Bad week for WADA: ‘Violating presumption of innocence’ & overturned decisions

Bad week for WADA: ‘Violating presumption of innocence’ & overturned decisions
WADA has seen a series of setbacks lately. Following a fine for violating the presumption of innocence, the CAS cleared 28 Russian athletes of the lifetime bans imposed by the anti-doping agency.

On January 31, the High Court of Paris ruled that the World Anti-Doping Agency (WADA) violated the presumption of innocence of Habib Cisse, former legal adviser to the ex-head of the International Association of Athletics Federations (IAAF), Lamine Diack, who was put under investigation over corruption allegations, as France 24 reported citing AFP.

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On January 14, 2016, Richard Pound, who led a WADA-commissioned investigation into alleged money laundering and doping cover-ups in the IAAF, published his report describing Cisse as a “co-conspirator in the extortion of athletes to cover up, delay or eliminate disciplinary sanctions of Russian athletes.”

On Wednesday, the High Court of Paris classified WADA’s allegations as “infringement of the presumption of innocence,” ruling that the organization should pay Cisse €8,000 ($9,960) for damage, as well as €10,000 to cover legal costs.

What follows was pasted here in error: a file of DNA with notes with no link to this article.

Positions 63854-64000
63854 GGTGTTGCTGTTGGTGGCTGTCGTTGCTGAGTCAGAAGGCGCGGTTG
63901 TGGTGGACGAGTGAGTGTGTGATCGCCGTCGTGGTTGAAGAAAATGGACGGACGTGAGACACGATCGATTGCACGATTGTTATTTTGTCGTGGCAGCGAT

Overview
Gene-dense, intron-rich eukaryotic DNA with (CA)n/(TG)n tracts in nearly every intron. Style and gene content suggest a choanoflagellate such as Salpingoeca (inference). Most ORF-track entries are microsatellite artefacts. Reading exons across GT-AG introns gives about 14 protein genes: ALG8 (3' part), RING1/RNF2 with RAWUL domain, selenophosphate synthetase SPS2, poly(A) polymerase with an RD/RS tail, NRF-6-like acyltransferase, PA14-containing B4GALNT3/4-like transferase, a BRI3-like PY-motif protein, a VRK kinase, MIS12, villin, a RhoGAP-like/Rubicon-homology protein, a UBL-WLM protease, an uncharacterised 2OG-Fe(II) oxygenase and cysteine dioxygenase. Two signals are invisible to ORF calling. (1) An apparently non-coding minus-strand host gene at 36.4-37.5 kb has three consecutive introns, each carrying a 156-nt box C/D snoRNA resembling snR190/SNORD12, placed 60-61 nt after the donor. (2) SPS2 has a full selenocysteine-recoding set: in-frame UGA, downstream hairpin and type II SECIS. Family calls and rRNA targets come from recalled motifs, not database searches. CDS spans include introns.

WADA failed to overturn that verdict in The Paris court of appeal, which upheld the lower court’s decision, obliging the agency and Pound to pay compensation to Cisse.

On February 1, the Court of Arbitration for Sport (CAS) cleared 28 Russian athletes and dropped their lifetime bans over alleged doping violations, making them eligible for the 2018 Winter Games.

According to the ruling, in 28 cases filed by the Russian athletes, the evidence was “insufficient” to establish that “an anti-doping rule violation (ADRV) was committed by the athletes.”

“With respect to these 28 athletes, the appeals are upheld, the sanctions annulled and their individual results achieved in Sochi 2014 are reinstated,” it said.

Russian sports officials – including the president of Russia’s Cross-Country Skiing Federation, Elena Valbe – have already said that following the CAS decision, they are planning to seek monetary compensation from the IOC for the moral and material damage caused.

In a statement published on its website, WADA said that the CAS verdict was met with “serious concern” and that it “will cause dismay and frustration among athletes.”